Meet Dikesh Chaudhary, Assistant Project Officer at The Corbett Foundation. A local from Sarasdol village near Kanha Tiger Reserve, Dikesh shares his on ground experiences and speaks about the changes he has seen in his region
1.Tell us more about yourself and what got you interested in working for the environment
I hail from Sarasdol village near Kanha Tiger Reserve and have been associated with the Corbett Foundation (TCF) since 2012. I was working in a couple of NGOs prior to that and my main reason for joining TCF was that it was working with communities in and around our village. During my early days here, I was working with the team to provide training to the locals for sustainable livelihoods. Along with livelihoods, I have also been assisting the team to deliver relief schemes and medical and veterinary care due to which a got an opportunity to learn a lot. Being a local, I am able to effectively communicate our initiatives to the community.
2. How does a typical day unfold for you / Tell us a bit about your daily tasks and conservation work
I try to split my time between different projects which are currently underway. This involves a mix of operational and accounts related work at our center here in Kanha, and a bit of field work that involves interaction with locals. During these interactions, we speak to the local community about our conservation initiatives and encourage them to adopt them. We communicate with them in their local language as they are likely to pick up the message faster.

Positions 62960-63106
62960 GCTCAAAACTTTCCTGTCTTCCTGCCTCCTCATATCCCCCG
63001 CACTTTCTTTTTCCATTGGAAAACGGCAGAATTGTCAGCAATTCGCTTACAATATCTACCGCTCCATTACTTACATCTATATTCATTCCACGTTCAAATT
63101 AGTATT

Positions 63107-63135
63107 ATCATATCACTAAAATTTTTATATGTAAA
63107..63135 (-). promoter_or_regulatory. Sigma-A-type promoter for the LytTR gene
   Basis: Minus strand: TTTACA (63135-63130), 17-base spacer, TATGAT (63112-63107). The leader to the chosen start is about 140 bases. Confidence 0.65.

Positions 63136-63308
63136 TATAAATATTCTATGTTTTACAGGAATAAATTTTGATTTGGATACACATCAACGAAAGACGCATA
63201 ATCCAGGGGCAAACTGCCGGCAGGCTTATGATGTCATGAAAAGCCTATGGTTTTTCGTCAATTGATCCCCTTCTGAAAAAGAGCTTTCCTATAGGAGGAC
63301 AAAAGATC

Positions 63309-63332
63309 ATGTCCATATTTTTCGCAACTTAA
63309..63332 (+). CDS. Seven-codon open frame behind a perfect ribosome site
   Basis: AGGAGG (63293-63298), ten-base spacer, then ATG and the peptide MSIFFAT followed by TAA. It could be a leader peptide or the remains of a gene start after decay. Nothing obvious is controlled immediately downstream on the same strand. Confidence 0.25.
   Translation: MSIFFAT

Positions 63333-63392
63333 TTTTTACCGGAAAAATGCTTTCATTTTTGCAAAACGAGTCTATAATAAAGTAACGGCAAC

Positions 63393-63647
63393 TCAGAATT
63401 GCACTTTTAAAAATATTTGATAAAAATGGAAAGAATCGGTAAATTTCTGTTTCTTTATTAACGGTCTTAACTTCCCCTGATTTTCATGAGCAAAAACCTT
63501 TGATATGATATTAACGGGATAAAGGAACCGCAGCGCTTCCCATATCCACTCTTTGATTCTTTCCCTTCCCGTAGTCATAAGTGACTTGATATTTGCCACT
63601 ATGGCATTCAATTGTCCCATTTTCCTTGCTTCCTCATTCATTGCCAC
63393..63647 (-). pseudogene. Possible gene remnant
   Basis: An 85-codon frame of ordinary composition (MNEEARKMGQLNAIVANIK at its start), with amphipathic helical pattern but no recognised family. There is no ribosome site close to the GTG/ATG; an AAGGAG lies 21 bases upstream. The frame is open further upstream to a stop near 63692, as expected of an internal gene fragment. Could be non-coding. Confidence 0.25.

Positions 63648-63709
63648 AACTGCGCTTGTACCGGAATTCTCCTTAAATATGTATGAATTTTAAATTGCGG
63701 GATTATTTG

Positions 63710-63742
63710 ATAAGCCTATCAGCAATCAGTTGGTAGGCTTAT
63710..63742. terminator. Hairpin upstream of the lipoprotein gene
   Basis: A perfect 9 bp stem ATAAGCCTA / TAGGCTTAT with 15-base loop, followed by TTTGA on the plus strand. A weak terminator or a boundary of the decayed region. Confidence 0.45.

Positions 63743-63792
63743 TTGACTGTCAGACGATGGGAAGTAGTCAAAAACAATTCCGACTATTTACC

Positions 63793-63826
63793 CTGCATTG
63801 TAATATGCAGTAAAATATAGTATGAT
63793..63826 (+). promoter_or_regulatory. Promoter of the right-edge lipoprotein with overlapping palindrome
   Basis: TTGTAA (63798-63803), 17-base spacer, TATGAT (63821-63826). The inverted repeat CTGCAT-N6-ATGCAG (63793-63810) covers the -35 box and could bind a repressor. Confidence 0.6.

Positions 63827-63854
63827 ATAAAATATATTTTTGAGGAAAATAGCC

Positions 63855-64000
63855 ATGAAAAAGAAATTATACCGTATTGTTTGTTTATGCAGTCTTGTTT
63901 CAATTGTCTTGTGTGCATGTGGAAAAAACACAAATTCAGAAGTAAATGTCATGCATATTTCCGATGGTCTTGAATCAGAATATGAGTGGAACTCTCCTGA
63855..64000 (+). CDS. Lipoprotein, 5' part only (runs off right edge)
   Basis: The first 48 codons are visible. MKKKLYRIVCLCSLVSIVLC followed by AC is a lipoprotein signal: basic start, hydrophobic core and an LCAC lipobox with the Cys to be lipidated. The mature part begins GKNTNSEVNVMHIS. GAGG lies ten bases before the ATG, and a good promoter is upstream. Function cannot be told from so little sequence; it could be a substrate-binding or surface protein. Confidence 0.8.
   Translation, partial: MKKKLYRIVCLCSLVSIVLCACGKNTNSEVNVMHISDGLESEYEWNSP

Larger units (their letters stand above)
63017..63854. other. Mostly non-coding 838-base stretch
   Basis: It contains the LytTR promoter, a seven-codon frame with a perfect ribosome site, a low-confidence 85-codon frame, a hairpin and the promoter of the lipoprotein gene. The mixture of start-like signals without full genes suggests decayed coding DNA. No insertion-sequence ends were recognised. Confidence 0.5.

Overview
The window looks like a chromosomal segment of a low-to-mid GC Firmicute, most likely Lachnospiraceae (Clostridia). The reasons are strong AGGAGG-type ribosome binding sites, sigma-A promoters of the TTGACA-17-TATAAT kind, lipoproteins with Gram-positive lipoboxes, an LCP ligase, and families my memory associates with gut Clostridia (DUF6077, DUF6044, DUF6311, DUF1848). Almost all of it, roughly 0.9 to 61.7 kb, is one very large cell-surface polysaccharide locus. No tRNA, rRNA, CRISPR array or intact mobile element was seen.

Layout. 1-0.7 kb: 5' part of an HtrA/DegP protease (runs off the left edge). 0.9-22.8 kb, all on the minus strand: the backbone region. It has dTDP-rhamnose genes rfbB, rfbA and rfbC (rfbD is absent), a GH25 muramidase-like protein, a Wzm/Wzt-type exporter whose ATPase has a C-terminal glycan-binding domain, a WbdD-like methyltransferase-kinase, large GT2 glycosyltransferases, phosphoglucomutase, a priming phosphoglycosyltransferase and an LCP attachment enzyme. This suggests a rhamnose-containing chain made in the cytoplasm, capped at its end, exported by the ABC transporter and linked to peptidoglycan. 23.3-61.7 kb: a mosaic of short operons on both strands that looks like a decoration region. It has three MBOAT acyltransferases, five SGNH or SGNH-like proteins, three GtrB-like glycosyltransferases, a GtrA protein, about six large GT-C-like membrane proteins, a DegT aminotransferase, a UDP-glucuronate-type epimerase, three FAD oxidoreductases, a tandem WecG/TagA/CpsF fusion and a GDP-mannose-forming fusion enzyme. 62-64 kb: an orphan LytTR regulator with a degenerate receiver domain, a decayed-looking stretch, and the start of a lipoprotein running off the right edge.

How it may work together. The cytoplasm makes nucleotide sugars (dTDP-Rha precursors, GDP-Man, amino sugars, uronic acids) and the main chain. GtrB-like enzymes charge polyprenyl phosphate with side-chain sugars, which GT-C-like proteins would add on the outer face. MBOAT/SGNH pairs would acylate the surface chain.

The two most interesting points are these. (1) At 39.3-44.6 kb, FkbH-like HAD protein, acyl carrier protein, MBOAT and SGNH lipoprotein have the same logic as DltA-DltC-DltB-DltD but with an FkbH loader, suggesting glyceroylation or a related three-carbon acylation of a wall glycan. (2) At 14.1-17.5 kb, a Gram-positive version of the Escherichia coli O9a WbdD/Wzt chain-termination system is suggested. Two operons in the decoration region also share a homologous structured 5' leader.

3. What do you love about your current job
I was always very passionate about livelihood-based conservation initiatives. At TCF, I always look forward to encouraging more youth and women from the local community to join the sustainable livelihood training programs that we conduct. As we try and link sustainable livelihood opportunities with many of the other projects like stall feeding, I love working on them also.
4. Could you share a key learning or experience from the field
The one key thing that I have learned is that any conservation or welfare initiative for the local community only proves valuable if one spread awareness effectively about their advantages. Be it an initiative related to community health, education, or wildlife conservation, spreading awareness is very important.
5. Do you feel optimistic about the future of the natural environment of India/ Have you experienced a positive change regarding conservation in your area
Earlier there were no NGOs working actively in this region. But now after seeing our initiatives, even the government is undertaking initiatives for conservation.
As the usage of LPG cylinders has become widespread, there is reduced consumption of fuelwood too. Interest in wildlife is also increasing slowly due to awareness programs. If community members spot any wildlife movement in the village, they make it a point to inform us about it as they are aware of our conservation work.
If we speak about agriculture, earlier the community in this region only undertook paddy cultivation and did not grow vegetables. To combat this, we helped organize some trainings for them through which they learned about the sustainable SRI system of rice cultivation and about drip irrigation. Now sustainable agriculture has become a good livelihood option for the local community. Hence it would be apt to say that certain things are changing.